Thursday, September 11, 2008

Preserving Jewish Music Composed In The Concentration Camps

Justin Shubow has a post in Contentions about the efforts by one man to single-handedly preserve all of that music:
An article in yesterday’s Le Monde (in French, hélas) recounts the mission of Francesco Lotoro, an Italian Jewish pianist and conductor who for over 17 years has been searching for and organizing all of the music written in internment and concentration camps between 1933 and 1945. (Earlier articles in English on the subject can be found here and here.) Considering himself a “smuggler” who is passing this music to the world outside the camps, so far he has collected 4,000 pieces, including everything from cabaret to operetta to sacred music. Of particular interest are the works of Rudolph Karel, a member of the Czech resistance who scratched morceaus in coal on toilet paper in Theresienstadt, where he died.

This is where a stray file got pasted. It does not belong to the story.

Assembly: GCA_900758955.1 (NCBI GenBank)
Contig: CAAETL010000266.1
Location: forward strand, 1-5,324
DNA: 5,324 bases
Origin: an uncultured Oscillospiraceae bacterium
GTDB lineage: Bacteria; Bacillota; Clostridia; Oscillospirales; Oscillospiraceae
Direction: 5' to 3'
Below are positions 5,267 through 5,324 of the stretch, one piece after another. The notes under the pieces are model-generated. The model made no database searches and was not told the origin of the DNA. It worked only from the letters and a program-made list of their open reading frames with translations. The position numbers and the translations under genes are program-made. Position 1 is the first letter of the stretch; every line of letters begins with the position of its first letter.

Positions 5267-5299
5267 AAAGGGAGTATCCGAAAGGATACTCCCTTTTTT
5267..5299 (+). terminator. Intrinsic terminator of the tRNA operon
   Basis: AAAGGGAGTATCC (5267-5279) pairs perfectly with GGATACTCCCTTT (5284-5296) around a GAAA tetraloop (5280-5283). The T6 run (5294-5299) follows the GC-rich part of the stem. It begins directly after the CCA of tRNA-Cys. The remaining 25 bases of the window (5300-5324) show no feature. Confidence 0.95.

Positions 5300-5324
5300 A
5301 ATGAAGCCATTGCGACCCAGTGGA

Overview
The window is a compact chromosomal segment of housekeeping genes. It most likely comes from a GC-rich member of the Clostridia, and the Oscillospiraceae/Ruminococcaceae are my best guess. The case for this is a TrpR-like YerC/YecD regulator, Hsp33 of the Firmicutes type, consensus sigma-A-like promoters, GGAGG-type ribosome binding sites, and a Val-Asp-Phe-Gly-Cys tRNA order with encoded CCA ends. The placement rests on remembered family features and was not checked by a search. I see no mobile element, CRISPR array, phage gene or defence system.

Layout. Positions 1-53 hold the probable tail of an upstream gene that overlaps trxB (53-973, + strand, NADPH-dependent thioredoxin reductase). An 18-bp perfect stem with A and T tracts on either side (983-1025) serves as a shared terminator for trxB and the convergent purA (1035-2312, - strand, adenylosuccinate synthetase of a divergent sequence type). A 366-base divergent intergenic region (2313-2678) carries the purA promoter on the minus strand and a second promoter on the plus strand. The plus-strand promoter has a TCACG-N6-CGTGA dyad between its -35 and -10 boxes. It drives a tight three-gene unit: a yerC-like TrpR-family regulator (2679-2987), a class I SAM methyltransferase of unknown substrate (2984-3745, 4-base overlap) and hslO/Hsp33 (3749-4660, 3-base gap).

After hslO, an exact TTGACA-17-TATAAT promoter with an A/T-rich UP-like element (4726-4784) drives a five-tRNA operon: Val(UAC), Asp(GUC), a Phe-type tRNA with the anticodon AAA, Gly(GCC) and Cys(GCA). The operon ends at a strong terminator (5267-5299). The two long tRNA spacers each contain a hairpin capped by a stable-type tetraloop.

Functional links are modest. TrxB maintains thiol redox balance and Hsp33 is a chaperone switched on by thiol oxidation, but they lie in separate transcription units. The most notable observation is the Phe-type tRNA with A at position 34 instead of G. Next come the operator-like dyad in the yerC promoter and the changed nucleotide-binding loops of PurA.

Shubow notes that Lotoro is doing all of the research necessary completely on his own--and without any outside financial help:
It’s hard to believe that there is no cultural association, Jewish or otherwise, that would be interested in helping to fund his project.
It is a horrible oversight that needs to be corrected.

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